Column: Solutions For Making Home Accessible

August 26, 2016

[Written by Tinee Furbert]

I bet you never thought climbing those flights of stairs in your home or being able to get in and out of your tub would be a daunting task.

Most persons over the age of 65 want to stay in their own homes after injury or illness; most persons over the age of 65 own their own home. Over the years technology has changed to allow for better access to those tasks that pose a challenge.

A buzz word we hear is universal design. Universal design is to produce buildings, products, and environments that are accessible by all people regardless of their age, size, ability or disability.

Since January 12th 2015, Bermuda has adopted the Bermuda Building Code 2014 which consists of Bermuda Residential Building Code 2014, the Bermuda Commercial Building Code 2014 and the International Building Code 2012.

Bermuda is in its infancy with enforcing universal design for buildings. Since this change was recently enacted, Bermuda will see many homes built or renovated prior to 2015 not accessible.

Some goals for making your home accessible are:

  • 1. Maintaining and increasing independent
  • 2. Maintaining and improving safety in home living environment
  • 3. Maintaining or increasing quality of life

Simple Solutions for a Universal Design Home

  • Adapt main floor of the home for one level living: No‐step entry, bathroom and bedroom / kitchen and laundry on main floor
  • Widen doorways to 36″ w/ offset hinges on doors: Doorways are often too narrow for walkers and wheelchairs [or someone carrying packages] so widening them is a plus for all
  • Install hand‐held shower heads and grab bars: Hand‐held shower heads and grab bars are some of the least expensive changes you can make and are a great help to those with balance problems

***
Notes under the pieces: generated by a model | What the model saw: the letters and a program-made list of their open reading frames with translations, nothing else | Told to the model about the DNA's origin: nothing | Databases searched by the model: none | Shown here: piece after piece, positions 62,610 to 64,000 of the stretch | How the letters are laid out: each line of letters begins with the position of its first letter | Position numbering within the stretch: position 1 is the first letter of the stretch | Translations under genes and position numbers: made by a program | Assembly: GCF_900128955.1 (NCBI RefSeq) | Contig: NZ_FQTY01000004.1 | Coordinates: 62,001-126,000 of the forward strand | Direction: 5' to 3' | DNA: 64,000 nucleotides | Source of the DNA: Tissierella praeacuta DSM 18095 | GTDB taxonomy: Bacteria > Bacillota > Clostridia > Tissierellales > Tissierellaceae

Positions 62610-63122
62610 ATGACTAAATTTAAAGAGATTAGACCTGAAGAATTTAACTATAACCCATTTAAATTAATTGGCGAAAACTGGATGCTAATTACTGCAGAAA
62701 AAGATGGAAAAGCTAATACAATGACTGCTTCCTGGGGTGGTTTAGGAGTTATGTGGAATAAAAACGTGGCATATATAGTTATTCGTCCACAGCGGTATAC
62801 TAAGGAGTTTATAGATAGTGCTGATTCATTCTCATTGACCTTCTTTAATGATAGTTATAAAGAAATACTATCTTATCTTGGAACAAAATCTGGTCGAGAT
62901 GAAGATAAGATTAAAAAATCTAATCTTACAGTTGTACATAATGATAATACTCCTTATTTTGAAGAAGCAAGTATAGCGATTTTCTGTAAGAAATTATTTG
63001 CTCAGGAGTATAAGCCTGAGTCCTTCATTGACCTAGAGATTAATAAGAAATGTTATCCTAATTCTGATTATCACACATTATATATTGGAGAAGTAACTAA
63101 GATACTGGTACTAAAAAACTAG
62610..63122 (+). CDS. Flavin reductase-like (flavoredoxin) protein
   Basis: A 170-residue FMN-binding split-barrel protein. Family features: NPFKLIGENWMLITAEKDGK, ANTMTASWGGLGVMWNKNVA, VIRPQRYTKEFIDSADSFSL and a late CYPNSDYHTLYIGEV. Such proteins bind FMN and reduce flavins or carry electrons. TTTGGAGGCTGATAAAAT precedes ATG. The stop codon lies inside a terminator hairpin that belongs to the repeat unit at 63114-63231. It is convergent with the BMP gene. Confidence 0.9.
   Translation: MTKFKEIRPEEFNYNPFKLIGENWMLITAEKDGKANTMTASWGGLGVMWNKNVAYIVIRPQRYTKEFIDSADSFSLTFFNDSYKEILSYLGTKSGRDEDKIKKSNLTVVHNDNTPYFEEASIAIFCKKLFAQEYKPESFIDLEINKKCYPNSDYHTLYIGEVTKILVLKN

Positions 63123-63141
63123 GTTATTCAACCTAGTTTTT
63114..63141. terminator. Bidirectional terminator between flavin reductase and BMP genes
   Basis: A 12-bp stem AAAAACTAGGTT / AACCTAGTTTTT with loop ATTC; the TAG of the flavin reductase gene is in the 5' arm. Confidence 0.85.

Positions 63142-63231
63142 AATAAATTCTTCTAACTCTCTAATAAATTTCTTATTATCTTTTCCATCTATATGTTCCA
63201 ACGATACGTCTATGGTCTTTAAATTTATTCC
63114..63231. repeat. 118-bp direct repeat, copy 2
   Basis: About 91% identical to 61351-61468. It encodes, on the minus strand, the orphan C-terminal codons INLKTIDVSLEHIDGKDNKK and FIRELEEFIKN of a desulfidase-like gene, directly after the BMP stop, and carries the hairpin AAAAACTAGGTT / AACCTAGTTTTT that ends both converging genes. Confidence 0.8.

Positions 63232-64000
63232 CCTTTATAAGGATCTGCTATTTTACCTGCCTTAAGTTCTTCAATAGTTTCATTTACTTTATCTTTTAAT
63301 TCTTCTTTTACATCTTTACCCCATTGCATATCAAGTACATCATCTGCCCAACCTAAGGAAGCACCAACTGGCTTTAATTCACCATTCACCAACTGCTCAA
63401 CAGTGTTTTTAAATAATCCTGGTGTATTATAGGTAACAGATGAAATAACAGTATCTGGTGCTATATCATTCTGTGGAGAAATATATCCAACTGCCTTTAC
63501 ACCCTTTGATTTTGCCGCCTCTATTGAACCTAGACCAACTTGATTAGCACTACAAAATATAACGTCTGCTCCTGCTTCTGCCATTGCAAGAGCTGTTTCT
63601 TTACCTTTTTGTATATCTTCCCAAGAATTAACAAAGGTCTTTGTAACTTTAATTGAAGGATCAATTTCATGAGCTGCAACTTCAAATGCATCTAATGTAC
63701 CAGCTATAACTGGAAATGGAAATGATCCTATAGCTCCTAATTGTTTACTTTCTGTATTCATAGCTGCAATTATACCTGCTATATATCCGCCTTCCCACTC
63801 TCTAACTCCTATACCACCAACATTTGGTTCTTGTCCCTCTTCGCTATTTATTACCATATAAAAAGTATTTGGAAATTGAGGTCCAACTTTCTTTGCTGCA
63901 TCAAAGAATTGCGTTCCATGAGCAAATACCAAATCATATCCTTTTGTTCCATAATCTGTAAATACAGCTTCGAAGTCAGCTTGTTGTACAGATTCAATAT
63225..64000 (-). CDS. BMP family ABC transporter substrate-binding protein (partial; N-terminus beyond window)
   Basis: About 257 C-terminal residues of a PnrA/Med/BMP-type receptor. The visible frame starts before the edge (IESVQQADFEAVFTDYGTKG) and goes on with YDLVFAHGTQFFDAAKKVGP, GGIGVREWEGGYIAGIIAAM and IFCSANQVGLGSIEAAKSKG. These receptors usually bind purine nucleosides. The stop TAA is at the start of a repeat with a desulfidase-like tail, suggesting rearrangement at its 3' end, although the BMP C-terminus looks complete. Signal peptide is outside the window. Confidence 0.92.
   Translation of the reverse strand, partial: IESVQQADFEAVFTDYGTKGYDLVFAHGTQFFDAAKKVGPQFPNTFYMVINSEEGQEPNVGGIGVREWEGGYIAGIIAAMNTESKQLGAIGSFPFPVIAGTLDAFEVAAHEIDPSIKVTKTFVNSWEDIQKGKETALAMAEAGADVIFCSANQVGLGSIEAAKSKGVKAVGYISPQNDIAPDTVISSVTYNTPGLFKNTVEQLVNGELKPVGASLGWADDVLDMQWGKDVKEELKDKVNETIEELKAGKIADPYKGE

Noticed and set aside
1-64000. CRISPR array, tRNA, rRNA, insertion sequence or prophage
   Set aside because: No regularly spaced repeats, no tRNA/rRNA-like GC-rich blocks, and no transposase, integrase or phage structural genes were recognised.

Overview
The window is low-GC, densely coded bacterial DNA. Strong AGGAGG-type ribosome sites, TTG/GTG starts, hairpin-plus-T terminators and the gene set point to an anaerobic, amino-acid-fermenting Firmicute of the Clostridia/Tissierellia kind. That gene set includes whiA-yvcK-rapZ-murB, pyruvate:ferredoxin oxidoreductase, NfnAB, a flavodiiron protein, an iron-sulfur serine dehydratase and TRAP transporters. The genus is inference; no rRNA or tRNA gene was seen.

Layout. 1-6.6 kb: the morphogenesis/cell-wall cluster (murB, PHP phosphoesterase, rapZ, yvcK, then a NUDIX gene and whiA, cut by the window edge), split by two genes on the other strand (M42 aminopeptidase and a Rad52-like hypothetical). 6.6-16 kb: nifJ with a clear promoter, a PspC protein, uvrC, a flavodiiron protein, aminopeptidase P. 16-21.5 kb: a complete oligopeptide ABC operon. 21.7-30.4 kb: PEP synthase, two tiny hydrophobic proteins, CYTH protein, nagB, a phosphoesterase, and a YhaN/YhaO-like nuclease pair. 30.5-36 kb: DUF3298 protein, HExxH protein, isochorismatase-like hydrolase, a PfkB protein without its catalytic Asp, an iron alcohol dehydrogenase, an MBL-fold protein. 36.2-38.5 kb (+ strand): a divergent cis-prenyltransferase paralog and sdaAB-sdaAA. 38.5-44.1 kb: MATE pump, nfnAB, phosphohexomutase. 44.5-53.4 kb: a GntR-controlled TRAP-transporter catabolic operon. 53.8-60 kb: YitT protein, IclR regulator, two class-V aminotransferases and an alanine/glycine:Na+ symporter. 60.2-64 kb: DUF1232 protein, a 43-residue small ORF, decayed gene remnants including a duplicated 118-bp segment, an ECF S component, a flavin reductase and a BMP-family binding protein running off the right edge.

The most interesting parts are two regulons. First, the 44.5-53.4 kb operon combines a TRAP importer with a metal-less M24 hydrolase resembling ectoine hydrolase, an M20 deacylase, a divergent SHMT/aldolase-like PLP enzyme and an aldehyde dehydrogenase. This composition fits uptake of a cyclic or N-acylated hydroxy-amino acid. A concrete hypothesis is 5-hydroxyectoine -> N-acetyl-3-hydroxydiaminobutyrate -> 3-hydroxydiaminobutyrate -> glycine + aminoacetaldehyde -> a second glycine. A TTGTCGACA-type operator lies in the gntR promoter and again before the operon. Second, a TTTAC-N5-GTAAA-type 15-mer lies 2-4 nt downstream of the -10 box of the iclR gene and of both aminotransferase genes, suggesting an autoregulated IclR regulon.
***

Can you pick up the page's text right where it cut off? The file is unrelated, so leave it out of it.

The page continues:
• Use “comfort height” toilets: Many people suffer from osteoporosis, arthritis, or temporary injuries and find it hard to stand up from a normal height toilet- a higher toilet [or toilet chair that fits over the existing toilet] helps fix this challenge
  • Use transfer tub benches or tub chairs: Again due to osteoporosis, arthritis, or temporary injuries it may be difficult to stand up in a shower, step into a tub or sit down in a tub- a tub bench allows someone to sit in a tub or shower at a higher level so that it is easier and safer to get out of the tub
  • Use lever handles on doors and plumbing fixtures: Hand strength can be an issue with all ages–using a simple lever eliminates the struggle with operating doorknobs and faucets
  • Use stairlifts and ramps: Climbing stairs can be difficult when you have balance or mobility challenges. A stairlift and/or ramp may make stairs and entry thresholds safer to navigate

It is important and useful to have recommendations from a remodeler, architect and occupational therapist that has knowledge and experience with universal design.

- Tinee Furbert is a Clinical Consultant/Occupational Therapist at Medical House Ltd. and the Chairperson of the Bermuda Disability Advisory Council.

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